“Investors here will definitely welcome such a move.”
A fund manager echoes his sentiments.
“Much of the concern of prospective Chinese company investors here are focused on the companies’ investment or assets which are mainly located in China.
“Prospective investors are wary of the fact that fixed assets (plants, warehouses, machines) are located too far away from Malaysia, which translates into an issue when it comes to ‘site-visiting’,” he notes.
Reports of fraud cases and scandals surrounding Chinese companies that list overseas, for example in Singapore, do not help the situation either.
“It’s really about engaging the prospective investor in a holistic, personal and proper manner,” notes the industry observer.
In the meantime, sources say that there are at least two Chinese firms in the process of preparing their applications for the authorities for a potential listing.
One is an apparel manufacturer while the other is dealing mainly with chemicals.
According to the latter’s website, Everfine New Resin Co Ltd was established in 1998 in and is located in Quanzhou, Fujian Province Wuli Industrial Zone.
The company, which is at the initial stage of its IPO plan, is focused on the “development, production and sale of resin/curing agent of the modern enterprise.”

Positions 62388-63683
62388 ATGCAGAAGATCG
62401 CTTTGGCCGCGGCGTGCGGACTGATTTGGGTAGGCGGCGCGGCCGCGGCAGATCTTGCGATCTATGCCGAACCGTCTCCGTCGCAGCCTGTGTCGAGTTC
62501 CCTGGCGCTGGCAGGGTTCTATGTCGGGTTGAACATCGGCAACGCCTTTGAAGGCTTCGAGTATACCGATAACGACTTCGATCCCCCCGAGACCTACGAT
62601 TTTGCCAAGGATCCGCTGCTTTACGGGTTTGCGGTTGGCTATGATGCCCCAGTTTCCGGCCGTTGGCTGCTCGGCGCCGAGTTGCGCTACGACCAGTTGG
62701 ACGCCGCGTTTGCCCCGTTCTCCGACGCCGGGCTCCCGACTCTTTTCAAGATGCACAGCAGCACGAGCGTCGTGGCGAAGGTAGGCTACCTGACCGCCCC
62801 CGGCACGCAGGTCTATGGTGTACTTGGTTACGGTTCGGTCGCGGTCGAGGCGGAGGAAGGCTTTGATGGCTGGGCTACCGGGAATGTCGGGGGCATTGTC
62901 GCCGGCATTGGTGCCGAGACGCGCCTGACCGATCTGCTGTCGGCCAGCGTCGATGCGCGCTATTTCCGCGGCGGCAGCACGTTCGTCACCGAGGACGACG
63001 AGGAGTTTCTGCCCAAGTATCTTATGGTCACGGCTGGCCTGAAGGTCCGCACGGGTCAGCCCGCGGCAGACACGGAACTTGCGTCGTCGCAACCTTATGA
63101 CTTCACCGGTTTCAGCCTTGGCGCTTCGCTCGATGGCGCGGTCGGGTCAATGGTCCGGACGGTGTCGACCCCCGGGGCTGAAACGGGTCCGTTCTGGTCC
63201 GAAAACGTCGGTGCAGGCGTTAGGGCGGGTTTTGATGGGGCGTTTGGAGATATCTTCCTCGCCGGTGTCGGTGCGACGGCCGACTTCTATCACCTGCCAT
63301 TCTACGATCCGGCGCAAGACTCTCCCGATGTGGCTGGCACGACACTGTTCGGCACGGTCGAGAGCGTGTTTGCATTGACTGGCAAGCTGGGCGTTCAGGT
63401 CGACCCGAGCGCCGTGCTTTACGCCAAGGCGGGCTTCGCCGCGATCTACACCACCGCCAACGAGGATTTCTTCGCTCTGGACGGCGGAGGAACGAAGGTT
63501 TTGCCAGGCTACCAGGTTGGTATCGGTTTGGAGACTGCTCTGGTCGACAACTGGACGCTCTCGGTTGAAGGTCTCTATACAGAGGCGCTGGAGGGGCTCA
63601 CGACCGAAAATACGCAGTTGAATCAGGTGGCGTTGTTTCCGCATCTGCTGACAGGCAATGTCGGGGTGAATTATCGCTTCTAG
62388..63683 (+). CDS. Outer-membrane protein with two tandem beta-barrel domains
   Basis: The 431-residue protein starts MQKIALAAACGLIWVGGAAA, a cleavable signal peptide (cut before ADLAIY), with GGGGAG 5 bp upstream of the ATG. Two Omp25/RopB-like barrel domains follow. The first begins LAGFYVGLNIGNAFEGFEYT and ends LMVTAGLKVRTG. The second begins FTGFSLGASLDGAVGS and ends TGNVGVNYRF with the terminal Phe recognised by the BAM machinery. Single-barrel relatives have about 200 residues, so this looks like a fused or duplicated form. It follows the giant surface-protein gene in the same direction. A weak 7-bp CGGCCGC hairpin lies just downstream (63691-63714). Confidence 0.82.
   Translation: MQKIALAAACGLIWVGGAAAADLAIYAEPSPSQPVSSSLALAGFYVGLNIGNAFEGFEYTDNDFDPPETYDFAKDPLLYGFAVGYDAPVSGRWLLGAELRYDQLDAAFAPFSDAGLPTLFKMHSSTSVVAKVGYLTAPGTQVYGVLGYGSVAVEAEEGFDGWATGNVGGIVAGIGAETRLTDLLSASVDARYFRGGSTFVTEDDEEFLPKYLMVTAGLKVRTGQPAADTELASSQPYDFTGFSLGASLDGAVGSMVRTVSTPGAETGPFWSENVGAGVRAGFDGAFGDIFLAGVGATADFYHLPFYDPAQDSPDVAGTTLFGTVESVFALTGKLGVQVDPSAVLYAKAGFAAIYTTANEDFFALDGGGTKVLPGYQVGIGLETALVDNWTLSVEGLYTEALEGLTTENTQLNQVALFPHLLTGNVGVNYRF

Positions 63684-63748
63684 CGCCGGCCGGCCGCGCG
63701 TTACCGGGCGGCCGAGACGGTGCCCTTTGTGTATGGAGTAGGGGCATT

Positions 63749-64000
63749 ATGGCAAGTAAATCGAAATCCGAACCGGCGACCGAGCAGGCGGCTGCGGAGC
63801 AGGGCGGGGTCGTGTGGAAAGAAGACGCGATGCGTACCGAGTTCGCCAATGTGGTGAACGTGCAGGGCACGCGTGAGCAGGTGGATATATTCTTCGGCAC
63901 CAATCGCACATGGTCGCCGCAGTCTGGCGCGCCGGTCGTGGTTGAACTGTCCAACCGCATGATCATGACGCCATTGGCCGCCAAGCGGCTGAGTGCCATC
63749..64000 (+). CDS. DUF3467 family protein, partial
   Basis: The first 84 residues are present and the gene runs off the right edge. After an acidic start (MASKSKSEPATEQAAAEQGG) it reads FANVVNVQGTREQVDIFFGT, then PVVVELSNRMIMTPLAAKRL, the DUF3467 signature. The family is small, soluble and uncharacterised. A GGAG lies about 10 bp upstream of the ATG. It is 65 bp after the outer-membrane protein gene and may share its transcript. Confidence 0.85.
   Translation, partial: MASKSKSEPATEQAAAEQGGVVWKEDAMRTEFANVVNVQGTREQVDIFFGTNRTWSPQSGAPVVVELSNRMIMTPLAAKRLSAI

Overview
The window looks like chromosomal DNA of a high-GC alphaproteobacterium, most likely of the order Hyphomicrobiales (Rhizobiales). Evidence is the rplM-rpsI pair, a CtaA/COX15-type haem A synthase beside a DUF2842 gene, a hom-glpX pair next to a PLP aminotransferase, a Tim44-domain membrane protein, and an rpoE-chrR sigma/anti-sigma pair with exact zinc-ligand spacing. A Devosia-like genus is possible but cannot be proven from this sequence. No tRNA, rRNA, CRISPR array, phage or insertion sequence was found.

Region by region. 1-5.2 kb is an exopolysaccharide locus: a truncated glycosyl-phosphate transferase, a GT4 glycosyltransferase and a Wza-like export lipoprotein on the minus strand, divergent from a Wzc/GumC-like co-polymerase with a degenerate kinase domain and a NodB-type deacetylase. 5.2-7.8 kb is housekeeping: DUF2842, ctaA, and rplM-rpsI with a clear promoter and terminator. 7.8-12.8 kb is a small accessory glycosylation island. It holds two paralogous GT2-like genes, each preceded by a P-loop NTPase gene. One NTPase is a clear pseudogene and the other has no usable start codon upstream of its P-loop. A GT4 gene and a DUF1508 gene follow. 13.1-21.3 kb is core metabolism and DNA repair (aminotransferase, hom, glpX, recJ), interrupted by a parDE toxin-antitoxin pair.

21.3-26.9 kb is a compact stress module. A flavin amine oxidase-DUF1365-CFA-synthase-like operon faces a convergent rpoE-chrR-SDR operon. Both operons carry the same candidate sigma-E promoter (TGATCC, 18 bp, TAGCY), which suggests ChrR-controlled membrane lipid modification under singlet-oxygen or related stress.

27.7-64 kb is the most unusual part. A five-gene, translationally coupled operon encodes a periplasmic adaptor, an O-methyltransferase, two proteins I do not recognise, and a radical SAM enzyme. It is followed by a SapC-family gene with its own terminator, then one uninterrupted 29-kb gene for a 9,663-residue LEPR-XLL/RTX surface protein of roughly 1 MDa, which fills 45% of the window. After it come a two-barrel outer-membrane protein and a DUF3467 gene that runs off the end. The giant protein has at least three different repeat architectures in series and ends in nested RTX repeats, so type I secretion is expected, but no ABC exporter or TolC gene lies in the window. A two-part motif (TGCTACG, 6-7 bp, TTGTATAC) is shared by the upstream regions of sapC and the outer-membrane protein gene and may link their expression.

“The company’s products are widely used in aerospace communications, electronics, chemical paints, leather bags, decorating paints, building materials and other fields.”
If this IPO does materialise, it will contribute to creating a more diverse group of Chinese companies listed on Bursa Malaysia as most are now sports apparel companies.
That said, bamboo flooring manufacturer Kanger International Bhd is set to be the 10th China-based company to be listed on Bursa Malaysia.
The company’s business is in the manufacturing and trading of bamboo flooring and related products for residential and commercial markets under its brands Kanger andKAR Masterpiece.
It also acts as an original equipment manufacturer for customers who request this service.
“China’s robust growing economy has encouraged many of its entrepreneurs to list their companies for expansion purposes. Some may want to expand their businesses offshore and may find South-East Asia a suitable region for listing, this includes listing right here in Malaysia,” says the fund manager.